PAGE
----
With IVF, eggs are fertilized by sperm in a laboratory and one or more of the resulting embryos are transferred to the uterus.

Ideally, you want about 10 embryos to increase the chances of pregnancy, Holly said.

She got only three embryos, full siblings. Disappointment and doubt set in again. She recalled crying out to God in her grief, and “I heard God say, ‘I only need one,’ ” she said.


Nine days after one of her embryos was transferred to her womb, blood test results confirmed what Holly already knew.

“I was not alone anymore. Plus, I was a little nauseous,” she said.

As her pregnancy progressed, she got questions and encountered confusion from others, but “I’m an open book about it,” she said.

Her parents also were on the receiving end of questions. “A few people that were important to me, that I respected, thought that it was not good,” Missy said.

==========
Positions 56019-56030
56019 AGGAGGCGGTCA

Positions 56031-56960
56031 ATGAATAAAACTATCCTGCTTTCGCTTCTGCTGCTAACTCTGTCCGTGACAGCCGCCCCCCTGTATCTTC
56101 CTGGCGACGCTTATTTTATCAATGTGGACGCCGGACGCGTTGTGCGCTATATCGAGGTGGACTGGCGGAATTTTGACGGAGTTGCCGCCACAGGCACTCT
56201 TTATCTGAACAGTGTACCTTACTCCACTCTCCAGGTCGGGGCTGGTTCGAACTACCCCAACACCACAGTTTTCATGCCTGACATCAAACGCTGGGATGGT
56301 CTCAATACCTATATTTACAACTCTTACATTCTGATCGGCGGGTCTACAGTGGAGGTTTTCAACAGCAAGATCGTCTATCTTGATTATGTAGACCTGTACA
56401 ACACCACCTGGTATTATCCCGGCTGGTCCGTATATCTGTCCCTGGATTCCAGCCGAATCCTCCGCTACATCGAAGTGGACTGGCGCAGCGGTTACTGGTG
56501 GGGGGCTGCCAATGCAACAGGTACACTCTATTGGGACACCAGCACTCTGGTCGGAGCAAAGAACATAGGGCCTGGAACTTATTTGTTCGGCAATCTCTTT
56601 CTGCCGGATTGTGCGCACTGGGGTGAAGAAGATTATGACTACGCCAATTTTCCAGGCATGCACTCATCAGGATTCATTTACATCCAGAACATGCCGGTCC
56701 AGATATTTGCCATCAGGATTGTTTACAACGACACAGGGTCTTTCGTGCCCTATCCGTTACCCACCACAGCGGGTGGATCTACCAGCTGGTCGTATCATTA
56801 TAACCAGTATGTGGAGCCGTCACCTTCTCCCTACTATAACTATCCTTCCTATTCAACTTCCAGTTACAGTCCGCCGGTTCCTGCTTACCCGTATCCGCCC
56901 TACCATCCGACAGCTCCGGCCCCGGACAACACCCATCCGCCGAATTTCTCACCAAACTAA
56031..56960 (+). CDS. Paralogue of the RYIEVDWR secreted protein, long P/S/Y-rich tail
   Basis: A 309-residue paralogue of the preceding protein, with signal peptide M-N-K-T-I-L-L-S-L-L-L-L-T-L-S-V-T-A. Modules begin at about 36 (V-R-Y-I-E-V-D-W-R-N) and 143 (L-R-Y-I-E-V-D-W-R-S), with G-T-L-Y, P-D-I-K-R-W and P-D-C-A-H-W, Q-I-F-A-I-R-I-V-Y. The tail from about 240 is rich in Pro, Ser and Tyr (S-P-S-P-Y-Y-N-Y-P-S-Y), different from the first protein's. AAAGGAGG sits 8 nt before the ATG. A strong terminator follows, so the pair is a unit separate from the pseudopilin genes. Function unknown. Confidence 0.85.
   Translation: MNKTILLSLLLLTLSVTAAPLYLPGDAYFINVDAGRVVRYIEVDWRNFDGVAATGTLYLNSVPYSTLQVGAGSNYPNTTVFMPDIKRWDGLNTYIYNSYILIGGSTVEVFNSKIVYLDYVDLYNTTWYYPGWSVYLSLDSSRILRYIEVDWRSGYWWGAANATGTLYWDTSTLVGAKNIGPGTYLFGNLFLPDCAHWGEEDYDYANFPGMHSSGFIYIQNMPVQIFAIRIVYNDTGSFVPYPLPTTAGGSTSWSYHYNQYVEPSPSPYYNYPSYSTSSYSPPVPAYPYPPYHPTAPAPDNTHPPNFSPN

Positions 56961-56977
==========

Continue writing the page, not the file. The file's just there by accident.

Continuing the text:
There were others who were very supportive, and a close friend from church threw Holly a baby shower that was wonderful, she said.

Aside from a horrible night when Holly thought she had lost her baby in a miscarriage, her pregnancy progressed normally. Her baby was so content that Holly’s pregnancy was 42 weeks and 1 day — a pregnancy is considered full term at about 40 weeks — when labor was induced.

Then she had 32 hours of labor followed by a cesarean section. Her parents were in the operating room to get video of the birth, and despite having to scrap her birth plan, it was “the most beautiful thing in the world,” said Holly, who was then 36.

Her son, Mateo, weighed nearly 10 pounds and had a head full of dark brown hair. When he was held cheek-to-cheek with his mama in the operating room, “he started nursing on my chin,” she said. “It was very sweet.”


Mateo was nearly 4 years old when Holly decided it was time to transfer one of her other two embryos.